From time to time I wax nostalgic about my college days in southern Minnesota. For two years after graduating from Bible school I lived in a small house with four other women, and worked as a copyeditor. Professionally speaking, these were critical years. And yet privately I also spent a good deal of that time agonizing over what God wanted me to do with my life. Should I move to Singapore? Continue my schooling? Join the community as a single woman? Marry my old college boyfriend? What?
None of the possibilities seemed an obvious fit. One colleague suggested that God is like a father who takes his kids to the ice cream parlor and encourages them to choose a flavor: There is no right or wrong, just preference. “Sometimes, growing up means you get to pick for yourself.”
And so . . . I stayed. Then I hit the road. Then I went back to school. Then I moved some more. And married . . . well, not my college boyfriend, though Craig and I did meet at the U of M Ballroom Dance Club. Over the years, the chapters of my life incorporated most of my original possibilities. (I have yet to see Singapore, but I have seen a good part of the rest of the world.)
Still, in times of stress and uncertainty, my dreams always carried me back to Bethany. Which was puzzling, as my time there was not nearly as happy as it was productive. When it came time to leave, I was glad to go . . . until I ran into difficulties. Then I invariably began to dream about going back.
It wasn’t until recently that I began to understand the hold that place had on me. At Christmastime, my husband took us to his parents’ trailer in Briny Breezes, Florida – near West Palm Beach. Five generations of Saxtons have now escaped there during the winter months. It feels a little odd, grilling burgers in shorts and t-shirts so close to Christmas. But as I watched my husband frolicking in the waves with our kids, I realized that this place represents the safety and security of home.
This is something I treasure about my husband, in part because I’ve always wished for it myself. I left home at 18; my parents moved away only a few years later, so that their home was no longer “home” to me in quite the same way. As an adult, I craved permanence. Becoming Catholic helped, with all its antiquity and catholicity. But the dreams continued until I finally met and married Craig.
Watching my husband at the beach, I finally understood. My “Bethany dreams” had always come during times of uncertainty or transition. Bethany was another word for home – until I met Craig, and we became home for each other.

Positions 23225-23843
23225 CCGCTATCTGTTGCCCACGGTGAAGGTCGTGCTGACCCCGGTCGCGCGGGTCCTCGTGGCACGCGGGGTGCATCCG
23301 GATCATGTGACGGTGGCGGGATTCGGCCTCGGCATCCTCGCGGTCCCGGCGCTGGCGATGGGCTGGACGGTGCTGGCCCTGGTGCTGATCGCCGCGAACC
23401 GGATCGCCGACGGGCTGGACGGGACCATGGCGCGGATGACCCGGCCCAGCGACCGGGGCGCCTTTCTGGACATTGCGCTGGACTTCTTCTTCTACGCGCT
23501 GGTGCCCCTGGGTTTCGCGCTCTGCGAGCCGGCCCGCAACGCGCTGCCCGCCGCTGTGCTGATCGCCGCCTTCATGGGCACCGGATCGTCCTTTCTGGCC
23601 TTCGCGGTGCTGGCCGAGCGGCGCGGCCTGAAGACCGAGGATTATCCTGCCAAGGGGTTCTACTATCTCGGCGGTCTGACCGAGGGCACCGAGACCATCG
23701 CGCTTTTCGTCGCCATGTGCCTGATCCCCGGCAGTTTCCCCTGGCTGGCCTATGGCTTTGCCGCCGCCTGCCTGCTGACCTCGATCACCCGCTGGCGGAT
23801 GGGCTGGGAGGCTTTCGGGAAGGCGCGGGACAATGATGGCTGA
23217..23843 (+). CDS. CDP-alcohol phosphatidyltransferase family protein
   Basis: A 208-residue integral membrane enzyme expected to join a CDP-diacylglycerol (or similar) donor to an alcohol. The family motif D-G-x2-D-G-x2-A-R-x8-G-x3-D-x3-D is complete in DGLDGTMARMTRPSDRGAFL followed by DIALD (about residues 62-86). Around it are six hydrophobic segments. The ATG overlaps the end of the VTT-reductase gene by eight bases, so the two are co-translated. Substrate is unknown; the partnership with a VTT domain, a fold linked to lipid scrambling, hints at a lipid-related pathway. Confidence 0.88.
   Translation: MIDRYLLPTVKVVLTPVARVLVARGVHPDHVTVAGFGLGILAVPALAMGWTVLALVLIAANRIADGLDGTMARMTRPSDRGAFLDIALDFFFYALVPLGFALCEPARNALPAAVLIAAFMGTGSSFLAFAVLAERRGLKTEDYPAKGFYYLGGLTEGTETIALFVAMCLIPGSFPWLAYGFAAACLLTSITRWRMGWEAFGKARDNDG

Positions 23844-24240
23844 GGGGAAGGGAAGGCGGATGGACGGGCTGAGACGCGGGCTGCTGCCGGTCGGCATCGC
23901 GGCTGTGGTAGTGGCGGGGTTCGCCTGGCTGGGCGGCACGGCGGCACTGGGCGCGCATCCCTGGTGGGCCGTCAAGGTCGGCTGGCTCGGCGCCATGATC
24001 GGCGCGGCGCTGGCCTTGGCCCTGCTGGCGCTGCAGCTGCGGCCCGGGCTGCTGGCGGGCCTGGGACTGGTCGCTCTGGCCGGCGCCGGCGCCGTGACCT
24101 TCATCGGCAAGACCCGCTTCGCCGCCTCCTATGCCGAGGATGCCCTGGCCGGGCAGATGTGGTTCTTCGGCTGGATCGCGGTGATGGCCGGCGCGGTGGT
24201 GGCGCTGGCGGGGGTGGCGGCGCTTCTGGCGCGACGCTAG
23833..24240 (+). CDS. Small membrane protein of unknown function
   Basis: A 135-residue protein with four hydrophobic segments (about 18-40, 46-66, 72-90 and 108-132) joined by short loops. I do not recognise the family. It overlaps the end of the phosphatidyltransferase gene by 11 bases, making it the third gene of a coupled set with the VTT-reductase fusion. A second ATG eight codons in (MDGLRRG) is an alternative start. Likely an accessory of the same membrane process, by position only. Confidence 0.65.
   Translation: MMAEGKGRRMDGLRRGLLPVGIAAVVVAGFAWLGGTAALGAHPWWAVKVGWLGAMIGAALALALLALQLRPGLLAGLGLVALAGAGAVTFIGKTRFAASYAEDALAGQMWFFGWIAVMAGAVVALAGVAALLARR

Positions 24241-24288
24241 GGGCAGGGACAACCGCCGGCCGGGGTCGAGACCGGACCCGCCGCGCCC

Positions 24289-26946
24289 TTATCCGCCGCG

I knew it the first time I saw Craig stroll toward me. My first thought was, “This is a man who looks like he’s coming home.” An hour later, under the influence of my lemon tarts, he asked me out. And the rest is history. Craig has roots that sink deep and hold fast, the perfect complement to my adventurous side. God knew I needed someone to give me “home” so I would no longer need the shadowlands. And God knew Craig needed someone to show him when it was time to let go of fixtures that no longer serve a purpose. Together, we balance each other out.
Whenever two people enter the sacrament of marriage, their lives become a mélange of gifts and flaws. Sometimes the two are difficult to tell apart. The stability and security that is second nature to Craig, also makes him resistant to change. My forthrightness, which he says first attracted his attention, has on more than one occasion rocked the family boat. But twelve years later, we’re still here.
This year as the feast of St. Valentine is just around the corner, I’ve been thinking about the great mystery of married love, how it grows and develops in unexpected ways. Sure, I took my friend’s advice, and made my choice at the ice cream counter. It does get a bit messy, but in the heat of the day its refreshing sweetness consoles and strengthens me. The honeymoon is over . . . but there’s no denying the fact that I am home for good.
In the words of William Shakespeare, from Sonnet 116:
Let me not to the marriage of true minds
Admit impediments. Love is not love
Which alters when it alteration finds,
Or bends with the remover to remove:
O no! it is an ever-fixed mark
That looks on tempests and is never shaken . . .
Copyright 2011 Heidi Hess Saxton